Under a business-as-usual scenario, CO2 reductions are recognized from offset projects located within the RGGI states, non-RGGI jurisdictions of the United States (if those jurisdictions have a cap-and-trade program with specific tonnage limitations for GHGs imposed on significant economic sectors), and non-RGGI jurisdictions within the United States that have entered into a memorandum of agreement with the RGGI state to ensure the credibility of the offsets.11 Offsets are credited at a ratio of one ton of CO2 reduced for a one ton allowance of CO2 that can be emitted by the source.12 Under a business-as-usual scenario, a source can purchase offsets totaling up to 3.3% of its total CO2 emissions allocation.

If the price of CO2 on the RGGI market exceeds certain price thresholds after the 'market settling period' - the first 14 months of the compliance period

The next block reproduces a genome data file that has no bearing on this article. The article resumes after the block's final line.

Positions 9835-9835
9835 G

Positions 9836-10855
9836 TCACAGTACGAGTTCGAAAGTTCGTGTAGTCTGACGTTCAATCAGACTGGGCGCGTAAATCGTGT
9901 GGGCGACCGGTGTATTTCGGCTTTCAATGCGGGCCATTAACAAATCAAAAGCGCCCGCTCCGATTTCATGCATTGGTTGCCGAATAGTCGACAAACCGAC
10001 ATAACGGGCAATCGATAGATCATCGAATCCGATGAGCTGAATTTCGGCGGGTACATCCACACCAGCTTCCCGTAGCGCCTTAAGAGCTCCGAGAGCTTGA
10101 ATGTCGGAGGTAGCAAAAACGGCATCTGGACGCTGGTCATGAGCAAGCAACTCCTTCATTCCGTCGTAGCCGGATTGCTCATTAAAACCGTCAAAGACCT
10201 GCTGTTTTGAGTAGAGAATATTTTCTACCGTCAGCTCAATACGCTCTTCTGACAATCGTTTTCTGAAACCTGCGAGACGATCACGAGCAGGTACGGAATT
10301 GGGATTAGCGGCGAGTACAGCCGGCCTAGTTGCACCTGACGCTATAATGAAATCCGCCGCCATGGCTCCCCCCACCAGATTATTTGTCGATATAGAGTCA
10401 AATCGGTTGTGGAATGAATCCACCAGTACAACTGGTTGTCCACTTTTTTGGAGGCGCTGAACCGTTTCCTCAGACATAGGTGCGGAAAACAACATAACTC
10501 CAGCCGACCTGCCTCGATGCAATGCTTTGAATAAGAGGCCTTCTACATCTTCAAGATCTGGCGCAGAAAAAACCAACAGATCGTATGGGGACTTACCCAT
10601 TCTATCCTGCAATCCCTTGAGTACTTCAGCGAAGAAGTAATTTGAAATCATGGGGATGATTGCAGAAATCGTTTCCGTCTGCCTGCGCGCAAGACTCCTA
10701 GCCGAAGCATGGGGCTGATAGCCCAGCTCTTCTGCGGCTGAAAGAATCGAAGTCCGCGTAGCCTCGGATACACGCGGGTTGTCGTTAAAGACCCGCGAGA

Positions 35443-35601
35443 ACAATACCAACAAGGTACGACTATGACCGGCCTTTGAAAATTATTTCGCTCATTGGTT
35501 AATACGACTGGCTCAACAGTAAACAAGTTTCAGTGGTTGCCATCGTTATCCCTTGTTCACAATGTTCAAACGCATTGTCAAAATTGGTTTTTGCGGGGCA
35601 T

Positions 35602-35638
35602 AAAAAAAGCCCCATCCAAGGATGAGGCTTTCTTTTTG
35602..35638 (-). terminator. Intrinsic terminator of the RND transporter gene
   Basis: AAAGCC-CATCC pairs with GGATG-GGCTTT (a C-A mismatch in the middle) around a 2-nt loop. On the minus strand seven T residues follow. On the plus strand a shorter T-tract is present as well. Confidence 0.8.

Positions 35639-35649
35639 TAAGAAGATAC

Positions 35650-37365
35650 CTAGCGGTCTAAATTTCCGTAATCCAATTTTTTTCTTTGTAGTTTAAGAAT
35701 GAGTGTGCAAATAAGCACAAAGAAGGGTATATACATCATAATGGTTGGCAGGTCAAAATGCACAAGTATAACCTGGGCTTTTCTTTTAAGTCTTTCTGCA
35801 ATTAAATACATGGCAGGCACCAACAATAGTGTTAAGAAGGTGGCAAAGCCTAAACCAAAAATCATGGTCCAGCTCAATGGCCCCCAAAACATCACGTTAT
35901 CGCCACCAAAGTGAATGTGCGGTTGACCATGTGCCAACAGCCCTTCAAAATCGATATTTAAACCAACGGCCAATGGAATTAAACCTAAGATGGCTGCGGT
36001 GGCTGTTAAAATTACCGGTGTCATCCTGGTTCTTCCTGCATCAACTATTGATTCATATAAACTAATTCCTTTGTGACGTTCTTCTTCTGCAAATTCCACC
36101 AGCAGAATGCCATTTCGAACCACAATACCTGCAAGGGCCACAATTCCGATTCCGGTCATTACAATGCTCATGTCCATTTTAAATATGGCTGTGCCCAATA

- RGGI attempts to minimize the economic burden imposed by the higher price of CO2 on the regulated sources by using what is essentially a safety

9 RGGI adopted a source-based approach to regulating CO2 pollution because it concluded that such an approach is most consistent with RGGI's goal of reducing the carbon intensity of generators. Peress and Booher (2007, p. 8).

10 Currently, regulated entities can only earn emission offsets from certain categories of projects, including: natural gas, heating oil and propane energy efficiency, landfill gas and combustion, methane capture from animal operations, forestation of non-forested lands, and reductions in sulfur hexafluoride (SF6) emissions from transmission and distribution equipment. RGGI MOU; RGGI (8 August 2006), Memorandum of Understanding Amendment, art. 2 (hereinafter, 'RGGI, MOU Amendment').

12 Initially, the RGGI states concluded that the potential uncertainties associated with the lack of regulatory control over offset projects outside the RGGI region warranted discounting the value of offset credits earned in non-RGGI jurisdictions by half. RGGI MOU, n. 10, art. 2(F)(2)(a)(2). After further discussions, however, the RGGI states ultimately determined that such a discounting mechanism was inappropriate, and the MOU was amended accordingly.